-- Raks Iyer, Chennai 


This topic has been done to death, I know. Every second person has something to say about this season. There are tons of anecdotes written, shared, published about the importance of rains in the life of a common man.

Movies and novels all over the world depict this downpour as per the situation. Sometimes the downpour is taken as a backdrop for some spine-chilling murder scene and at other times it is switched to bring out the freshness of teenage romances.

Speaking of teenage romances, I now remember my own perfect monsoon.

I was in the city of Mumbai, which is a coastal area in the state of Maharashtra. The monsoon is usually harsh in these parts of India. The rain comes crashing down with such volume and speed that it is usually a matter of seconds before you are completely drenched.

Umbrellas are useless; since you are usually wet by the time you open them. If by any stroke of luck you already have it open, the winds will blow it away anyway.

And so in a season like this, my old school friend came visiting. To be frank it wasn't me she had come for, it was her shippie* boyfriend she had come to see off.

They decided on a place and time to meet but there was only a slight problem. Her boyfriend had to get his friend along and so he wanted my friend to also get a friend along. It was kind of a double date where the second one was a blind date.

The next 1 hour was spent in convincing me about the benefits of a blind date. The convincing was just an act of respect from her since we both knew that she would force and drag me anyway to her party.

On my part the reluctance was only the fear that I would be spending the next few hours hooked to some dramatically boring guy in such a romantic climate. And I know the guy would be boring because my luck has never surprised me before and it was not about to start now (I thought).

So I dragged myself half heartedly to this double date.

When we reached there, the skies had opened up and we could see the sun. But it was not harsh in its intensity, giving a clear and cool climate.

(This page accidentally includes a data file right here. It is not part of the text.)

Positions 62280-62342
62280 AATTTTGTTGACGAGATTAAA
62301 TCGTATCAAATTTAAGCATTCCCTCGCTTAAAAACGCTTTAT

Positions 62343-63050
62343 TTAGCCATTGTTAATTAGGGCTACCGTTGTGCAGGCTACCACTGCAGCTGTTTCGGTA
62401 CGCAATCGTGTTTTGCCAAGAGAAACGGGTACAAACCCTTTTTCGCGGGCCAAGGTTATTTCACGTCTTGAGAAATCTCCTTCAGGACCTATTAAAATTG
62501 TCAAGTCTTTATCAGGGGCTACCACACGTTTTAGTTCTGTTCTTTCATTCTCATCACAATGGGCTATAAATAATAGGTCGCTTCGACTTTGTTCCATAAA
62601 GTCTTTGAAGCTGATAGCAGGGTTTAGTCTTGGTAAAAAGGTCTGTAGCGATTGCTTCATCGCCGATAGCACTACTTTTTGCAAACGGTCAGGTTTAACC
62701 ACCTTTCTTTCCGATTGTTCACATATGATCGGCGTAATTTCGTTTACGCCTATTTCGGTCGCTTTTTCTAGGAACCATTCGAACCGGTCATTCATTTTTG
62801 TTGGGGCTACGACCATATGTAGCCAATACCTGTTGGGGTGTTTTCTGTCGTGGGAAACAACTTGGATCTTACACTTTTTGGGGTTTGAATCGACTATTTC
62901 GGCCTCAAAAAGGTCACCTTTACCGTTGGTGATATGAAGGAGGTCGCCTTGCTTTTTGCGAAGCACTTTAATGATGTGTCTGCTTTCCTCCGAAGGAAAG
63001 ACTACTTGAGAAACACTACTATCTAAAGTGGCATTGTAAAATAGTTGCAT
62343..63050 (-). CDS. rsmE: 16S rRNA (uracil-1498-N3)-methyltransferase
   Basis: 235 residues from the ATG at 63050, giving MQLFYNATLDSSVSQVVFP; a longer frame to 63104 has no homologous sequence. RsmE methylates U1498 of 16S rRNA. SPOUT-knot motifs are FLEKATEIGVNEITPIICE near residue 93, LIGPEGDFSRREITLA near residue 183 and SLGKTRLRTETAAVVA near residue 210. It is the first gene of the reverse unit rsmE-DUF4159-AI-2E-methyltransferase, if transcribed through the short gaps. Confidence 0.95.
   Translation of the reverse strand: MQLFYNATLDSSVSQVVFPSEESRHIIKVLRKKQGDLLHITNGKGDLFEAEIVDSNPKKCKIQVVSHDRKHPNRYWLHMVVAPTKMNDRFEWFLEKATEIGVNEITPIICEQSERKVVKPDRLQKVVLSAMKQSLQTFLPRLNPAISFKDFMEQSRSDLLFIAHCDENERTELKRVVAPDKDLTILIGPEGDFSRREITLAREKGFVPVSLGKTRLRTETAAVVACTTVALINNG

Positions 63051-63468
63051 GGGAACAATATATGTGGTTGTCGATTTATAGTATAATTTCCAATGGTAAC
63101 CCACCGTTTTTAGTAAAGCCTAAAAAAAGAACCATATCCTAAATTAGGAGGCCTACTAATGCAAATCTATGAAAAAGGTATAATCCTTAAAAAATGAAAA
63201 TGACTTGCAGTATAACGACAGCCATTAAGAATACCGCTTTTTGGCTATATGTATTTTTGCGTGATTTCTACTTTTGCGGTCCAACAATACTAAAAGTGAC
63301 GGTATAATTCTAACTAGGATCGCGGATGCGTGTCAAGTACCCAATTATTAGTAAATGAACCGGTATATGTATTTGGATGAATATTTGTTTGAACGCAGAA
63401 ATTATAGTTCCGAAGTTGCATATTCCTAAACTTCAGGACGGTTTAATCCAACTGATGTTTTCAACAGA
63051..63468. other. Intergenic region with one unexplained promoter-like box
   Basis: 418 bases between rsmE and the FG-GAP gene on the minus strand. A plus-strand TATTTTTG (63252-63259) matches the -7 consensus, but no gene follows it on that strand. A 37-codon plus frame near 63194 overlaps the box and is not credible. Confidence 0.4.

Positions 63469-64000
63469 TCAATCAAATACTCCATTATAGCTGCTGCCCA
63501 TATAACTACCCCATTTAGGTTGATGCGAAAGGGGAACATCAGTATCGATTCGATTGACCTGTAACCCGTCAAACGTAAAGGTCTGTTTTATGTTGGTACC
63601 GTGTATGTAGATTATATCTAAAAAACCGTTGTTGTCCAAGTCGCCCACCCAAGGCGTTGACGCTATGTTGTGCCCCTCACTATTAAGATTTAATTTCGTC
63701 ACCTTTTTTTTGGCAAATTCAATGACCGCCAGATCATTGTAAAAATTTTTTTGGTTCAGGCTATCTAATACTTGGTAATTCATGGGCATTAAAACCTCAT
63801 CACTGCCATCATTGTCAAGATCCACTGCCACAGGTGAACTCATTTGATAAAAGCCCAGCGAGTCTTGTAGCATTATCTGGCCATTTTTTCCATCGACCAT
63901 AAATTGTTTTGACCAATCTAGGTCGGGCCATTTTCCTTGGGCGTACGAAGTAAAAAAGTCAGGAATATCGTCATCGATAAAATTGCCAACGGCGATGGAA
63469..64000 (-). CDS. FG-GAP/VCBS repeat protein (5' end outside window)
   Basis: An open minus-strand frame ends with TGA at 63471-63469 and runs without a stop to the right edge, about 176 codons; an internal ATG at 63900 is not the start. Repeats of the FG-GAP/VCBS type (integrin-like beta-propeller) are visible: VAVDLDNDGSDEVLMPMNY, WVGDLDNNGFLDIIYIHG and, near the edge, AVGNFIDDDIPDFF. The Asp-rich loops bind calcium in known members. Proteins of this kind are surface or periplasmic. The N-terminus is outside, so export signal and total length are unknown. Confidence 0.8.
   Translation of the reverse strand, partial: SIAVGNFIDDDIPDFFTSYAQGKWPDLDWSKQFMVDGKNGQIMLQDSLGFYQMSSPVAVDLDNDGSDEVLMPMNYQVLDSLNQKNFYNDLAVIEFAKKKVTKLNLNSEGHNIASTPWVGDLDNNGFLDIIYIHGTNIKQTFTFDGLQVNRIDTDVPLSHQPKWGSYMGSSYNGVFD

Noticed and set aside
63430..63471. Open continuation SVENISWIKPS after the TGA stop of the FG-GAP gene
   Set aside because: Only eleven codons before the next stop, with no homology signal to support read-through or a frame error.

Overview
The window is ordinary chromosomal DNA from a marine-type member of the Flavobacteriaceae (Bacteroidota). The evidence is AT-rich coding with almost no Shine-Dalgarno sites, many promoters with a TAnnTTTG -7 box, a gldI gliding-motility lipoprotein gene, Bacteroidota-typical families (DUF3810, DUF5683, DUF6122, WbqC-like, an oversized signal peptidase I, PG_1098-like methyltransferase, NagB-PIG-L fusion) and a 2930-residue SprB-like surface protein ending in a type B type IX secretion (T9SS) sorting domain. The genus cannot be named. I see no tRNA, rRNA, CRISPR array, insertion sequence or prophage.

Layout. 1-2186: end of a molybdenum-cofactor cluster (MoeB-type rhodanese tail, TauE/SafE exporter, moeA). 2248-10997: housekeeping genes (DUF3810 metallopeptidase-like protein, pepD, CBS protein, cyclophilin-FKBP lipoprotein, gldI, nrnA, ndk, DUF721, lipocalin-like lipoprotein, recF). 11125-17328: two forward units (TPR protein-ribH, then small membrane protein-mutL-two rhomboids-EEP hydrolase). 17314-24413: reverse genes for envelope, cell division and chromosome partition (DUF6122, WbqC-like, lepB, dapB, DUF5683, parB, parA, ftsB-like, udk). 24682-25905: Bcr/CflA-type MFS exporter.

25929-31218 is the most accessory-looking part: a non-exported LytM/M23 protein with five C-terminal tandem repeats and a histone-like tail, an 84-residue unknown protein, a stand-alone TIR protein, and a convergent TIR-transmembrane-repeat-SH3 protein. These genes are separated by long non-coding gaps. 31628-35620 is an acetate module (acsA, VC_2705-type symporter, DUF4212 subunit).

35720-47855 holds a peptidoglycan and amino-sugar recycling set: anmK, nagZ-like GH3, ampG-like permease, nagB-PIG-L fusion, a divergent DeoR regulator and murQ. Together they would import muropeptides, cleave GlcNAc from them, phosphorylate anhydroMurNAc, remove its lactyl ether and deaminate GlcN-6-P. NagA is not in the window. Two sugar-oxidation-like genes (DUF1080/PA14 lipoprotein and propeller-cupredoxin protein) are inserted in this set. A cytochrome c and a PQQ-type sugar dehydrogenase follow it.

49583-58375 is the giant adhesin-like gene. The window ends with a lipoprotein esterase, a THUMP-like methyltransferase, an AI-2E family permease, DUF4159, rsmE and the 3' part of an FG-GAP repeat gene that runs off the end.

My friend's boyfriend and his friend had already reached there and they came forward to meet us as we came out of our car.

Initially I did not even want to look at his friend. I just greeted him and started to get my things out from the car. My friend and her boyfriend were already holding hands and whispering something into each others ears.

His friend came forward and offered a 'Hello'. That was the time I looked at him and I was stumped; for want of a better word.

I was floored. Brown curly hair, medium height, amber eyes, and a pleasant smiling face. I couldn't have asked for a better date. Surprisingly, his behaviour matched his good looks. He was attentive, thoughtful, charming, chivalrous and not gay.

We took long walks down the beach road and were so engrossed; it was hard to believe that this was our first date. As the day progressed, it did nothing to break this beautiful dream. And just when I thought that it couldn't get better, it started pouring.

We were drenched and ran for shelter towards a small sea side cafe.

There, sitting by the huge glass windows, I saw the raindrops meet the sea. There was a huge white rain curtain by our side, hot coffee on the table and a perfect date in front.

I never physically met that guy ever after that, but I meet him during each monsoon, as the rains start and form a white curtain with his eyes looking into mine.

* Shippie: Slang for a guy who is employed with the merchant navy

-- Salos, Pune


Share your monsoon memories with us -- we want to hear all about your romantic rainy liasons and experiences. Write in to us at getahead@rediff.co.in (subject line: 'Monsoon Romance') with your monsoon memories. Include your name, age and hometown (those who prefer to keep their identities private may do so) and tell us your love story -- the most interesting ones will be published right here on rediff.com.